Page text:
Week ending December 14th   Leave a comment

With only a week to go before the solstice there is not a lot of the day to see anything in. I leave for work in as it is getting light and come back in the dark. Unless it’s owls of course. This time of year is about the best time to see the local barn owls. The back road to Anstruther is probably the best place to see them crossing in front of your headlights or on a fence post beside the road. I did spot a large flock of fieldfares in the bushes just outside of Crail on the St Andrews road at dawn on Thursday and they have been in the area ever since. Outside of autumn they are a cold weather bird for Crail, coming in from the continent to escape the much colder weather there.

A very handsome fieldfare - there are about 50 just outside of the north end of Crail along the St Andrews road

A very handsome fieldfare – there are about 50 just outside of the north end of Crail along the St Andrews road

This week has been the coldest of the winter with a couple of hard frosts. I walked through the town at dawn one day this week and it was spectacularly silent. Just the flight call of a song thrush and a blue tit calling briefly from Denburn. Everything was focussed on feeding and making up the shortfall of 17 hours of freezing darkness. Now is the time to put food out for garden birds.

The goose and swan spectacle has continued on and off this week up near Boarhills. Pink-footed geese are surprisingly difficult to see against a muddy potato field. Only when you stop and start counting do you realise that there are hundreds there. The whooper swans in the same area are a different matter, shining brilliant white against the dark soil. If we get snow or a heavy frost then the reverse applies. I doubt camouflage plays much role for either species in the winter so this is just of aesthetic interest to me. During the summer, swans nest on islands and are too big for avian predators so they can afford to be conspicuous. Being brown and grey coloured does probably count for the pink-feet though. I have walked past nesting geese and not noticed them until very close as they flatten themselves down on their nest in the licheny tundra.

Pinkfeets about to blend in to a potato field

Pinkfeets about to blend in to a potato field: how many can you count on the ground?

The wind got up on Sunday morning so I took myself down to Fife Ness for some token sea-watching. At this time of year my expectations are low although I was hoping for some little auks. Chris Smout had three past Anstruther earlier in the week and it has been a couple of years since I have seen some from Crail. Some winters we can have thousands past. Little auks are like baby puffins and out at sea can look just like a flock of starlings going by – they are starling size and it seems impossible that they can thrive out in the North Sea on even a moderately stormy day. But they are waterproof and unsinkable. It’s the land that catches them out – I have picked them up from roads and gardens on particularly rainy or foggy nights when they end up overland as they follow the coast down from the north and hit the East Neuk sticking out into the sea. No luck on Sunday morning though. Just the usual suspects from Fife Ness. More gannets than I might expect at this time of year and three arctic and/or pomarine skuas (at least one likely the former and one likely the latter) far out. Skuas are unusual at this time of year – like sandwich terns they should be off the coast of Africa just now. There was also a steady stream of red-throated divers past into the Forth.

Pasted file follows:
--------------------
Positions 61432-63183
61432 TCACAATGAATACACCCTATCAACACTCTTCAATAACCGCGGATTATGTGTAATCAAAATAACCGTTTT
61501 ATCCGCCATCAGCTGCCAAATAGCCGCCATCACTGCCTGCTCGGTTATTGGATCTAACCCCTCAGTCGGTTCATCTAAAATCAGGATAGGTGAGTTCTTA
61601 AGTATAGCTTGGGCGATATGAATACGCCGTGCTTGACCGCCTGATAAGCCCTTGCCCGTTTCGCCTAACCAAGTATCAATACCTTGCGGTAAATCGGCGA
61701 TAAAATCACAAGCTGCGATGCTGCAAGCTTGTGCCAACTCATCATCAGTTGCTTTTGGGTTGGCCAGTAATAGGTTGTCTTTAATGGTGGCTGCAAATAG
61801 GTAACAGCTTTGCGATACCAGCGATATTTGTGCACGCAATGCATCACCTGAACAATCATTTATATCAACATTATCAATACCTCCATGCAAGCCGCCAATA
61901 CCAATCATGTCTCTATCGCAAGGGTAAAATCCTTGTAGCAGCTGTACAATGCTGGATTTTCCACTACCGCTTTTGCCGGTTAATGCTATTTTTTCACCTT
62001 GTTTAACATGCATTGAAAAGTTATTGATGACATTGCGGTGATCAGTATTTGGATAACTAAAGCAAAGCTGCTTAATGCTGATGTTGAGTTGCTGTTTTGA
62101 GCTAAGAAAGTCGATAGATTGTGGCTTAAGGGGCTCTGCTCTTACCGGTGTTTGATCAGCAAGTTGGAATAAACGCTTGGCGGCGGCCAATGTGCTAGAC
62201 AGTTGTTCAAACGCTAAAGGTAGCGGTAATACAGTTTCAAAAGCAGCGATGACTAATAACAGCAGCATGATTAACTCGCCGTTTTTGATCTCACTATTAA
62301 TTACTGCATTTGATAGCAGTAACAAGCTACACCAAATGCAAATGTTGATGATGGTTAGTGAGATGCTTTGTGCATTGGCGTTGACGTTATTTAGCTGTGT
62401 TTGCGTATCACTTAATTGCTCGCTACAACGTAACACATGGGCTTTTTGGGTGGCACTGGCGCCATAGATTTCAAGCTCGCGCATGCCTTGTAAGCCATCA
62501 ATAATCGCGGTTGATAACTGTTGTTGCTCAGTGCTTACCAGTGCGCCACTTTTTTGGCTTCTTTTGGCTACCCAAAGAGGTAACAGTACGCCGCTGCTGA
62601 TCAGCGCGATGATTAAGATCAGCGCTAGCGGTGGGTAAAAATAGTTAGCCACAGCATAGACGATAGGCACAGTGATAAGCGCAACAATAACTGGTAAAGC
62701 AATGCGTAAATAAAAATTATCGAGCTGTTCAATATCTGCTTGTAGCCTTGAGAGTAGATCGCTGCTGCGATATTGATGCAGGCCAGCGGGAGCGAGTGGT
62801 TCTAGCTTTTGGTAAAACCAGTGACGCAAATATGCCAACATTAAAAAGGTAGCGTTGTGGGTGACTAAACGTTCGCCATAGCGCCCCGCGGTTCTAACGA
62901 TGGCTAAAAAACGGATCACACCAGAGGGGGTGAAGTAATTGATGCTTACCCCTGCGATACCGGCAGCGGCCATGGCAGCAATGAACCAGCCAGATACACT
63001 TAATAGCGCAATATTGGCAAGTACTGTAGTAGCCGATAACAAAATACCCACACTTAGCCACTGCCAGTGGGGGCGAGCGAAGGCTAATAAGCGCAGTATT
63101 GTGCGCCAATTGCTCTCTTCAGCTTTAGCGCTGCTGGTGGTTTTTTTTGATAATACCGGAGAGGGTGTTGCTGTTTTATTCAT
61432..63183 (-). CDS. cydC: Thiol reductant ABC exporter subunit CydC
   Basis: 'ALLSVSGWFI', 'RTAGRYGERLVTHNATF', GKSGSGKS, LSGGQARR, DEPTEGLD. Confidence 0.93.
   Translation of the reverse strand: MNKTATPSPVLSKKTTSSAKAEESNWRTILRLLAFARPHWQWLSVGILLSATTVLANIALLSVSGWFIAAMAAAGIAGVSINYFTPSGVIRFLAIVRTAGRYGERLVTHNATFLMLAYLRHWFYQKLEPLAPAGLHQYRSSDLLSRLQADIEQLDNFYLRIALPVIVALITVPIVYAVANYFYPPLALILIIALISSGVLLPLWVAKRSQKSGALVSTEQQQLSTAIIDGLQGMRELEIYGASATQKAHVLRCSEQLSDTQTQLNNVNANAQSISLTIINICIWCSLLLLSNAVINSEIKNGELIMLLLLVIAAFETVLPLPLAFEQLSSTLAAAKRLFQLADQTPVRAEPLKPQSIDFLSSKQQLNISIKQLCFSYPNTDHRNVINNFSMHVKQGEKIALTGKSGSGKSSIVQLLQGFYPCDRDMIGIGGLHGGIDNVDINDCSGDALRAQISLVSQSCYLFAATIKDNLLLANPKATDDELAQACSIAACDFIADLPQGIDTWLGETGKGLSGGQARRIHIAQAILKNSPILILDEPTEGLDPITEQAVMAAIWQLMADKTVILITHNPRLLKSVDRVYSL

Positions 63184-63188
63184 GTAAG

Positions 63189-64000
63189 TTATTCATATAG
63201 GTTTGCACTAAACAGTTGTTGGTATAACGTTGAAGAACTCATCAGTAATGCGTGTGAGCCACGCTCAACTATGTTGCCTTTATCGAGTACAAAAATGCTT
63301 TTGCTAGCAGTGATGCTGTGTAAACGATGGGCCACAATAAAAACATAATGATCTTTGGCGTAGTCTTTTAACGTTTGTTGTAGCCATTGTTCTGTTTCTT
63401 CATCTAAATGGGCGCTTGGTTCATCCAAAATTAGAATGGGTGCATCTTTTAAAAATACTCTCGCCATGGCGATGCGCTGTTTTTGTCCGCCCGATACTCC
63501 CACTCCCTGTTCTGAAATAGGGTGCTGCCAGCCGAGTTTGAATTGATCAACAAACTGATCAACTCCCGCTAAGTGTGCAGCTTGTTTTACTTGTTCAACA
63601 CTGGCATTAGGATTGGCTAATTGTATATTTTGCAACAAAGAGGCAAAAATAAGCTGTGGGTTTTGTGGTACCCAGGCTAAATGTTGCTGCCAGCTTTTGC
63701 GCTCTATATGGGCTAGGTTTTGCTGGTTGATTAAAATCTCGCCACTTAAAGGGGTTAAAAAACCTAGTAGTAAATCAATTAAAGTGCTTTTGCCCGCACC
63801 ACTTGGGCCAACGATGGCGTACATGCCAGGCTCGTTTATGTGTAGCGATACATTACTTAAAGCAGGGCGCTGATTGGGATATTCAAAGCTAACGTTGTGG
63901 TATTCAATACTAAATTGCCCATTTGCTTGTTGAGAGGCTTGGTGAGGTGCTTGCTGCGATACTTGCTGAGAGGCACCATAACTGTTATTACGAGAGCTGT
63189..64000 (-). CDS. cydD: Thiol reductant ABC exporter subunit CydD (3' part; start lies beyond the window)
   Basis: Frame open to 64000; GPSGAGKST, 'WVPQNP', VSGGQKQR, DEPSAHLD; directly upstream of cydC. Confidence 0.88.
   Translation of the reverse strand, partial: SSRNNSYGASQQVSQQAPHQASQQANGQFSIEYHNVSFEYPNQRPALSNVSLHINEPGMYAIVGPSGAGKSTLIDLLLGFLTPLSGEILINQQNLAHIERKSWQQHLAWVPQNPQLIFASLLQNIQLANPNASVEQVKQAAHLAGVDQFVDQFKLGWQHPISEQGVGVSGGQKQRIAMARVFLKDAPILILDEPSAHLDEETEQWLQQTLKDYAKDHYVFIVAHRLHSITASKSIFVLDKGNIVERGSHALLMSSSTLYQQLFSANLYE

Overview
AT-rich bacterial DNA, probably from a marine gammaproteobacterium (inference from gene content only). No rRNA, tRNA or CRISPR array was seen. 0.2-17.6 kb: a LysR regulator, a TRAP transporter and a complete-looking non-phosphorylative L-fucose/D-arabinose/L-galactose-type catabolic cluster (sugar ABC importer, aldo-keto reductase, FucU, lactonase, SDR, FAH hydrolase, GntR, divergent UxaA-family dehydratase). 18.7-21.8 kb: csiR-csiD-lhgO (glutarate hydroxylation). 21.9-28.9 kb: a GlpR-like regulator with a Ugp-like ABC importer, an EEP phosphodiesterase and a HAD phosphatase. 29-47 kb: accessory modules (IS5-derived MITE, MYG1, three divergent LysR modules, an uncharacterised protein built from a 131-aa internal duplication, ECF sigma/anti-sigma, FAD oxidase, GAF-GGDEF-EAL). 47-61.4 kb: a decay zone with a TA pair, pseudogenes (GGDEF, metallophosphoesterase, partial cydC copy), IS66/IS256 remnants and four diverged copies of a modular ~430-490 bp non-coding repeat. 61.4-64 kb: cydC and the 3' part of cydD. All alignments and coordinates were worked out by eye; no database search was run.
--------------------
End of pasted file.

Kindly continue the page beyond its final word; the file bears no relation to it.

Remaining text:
I am twitchy about little auks because the end of the year is approaching and I am just one species away from 150 on my year list – which now seems the minimum to achieve for a year spent looking for birds around Crail. Species 149 was a bullfinch just on the edge of the “parish” past Anstruther on Wednesday. My record for a year is 156. I won’t reach that this time. Any disappointment about missing species this year won’t last long though. Come the New Year it all starts again.

Posted December 14, 2014 by wildcrail in Sightings

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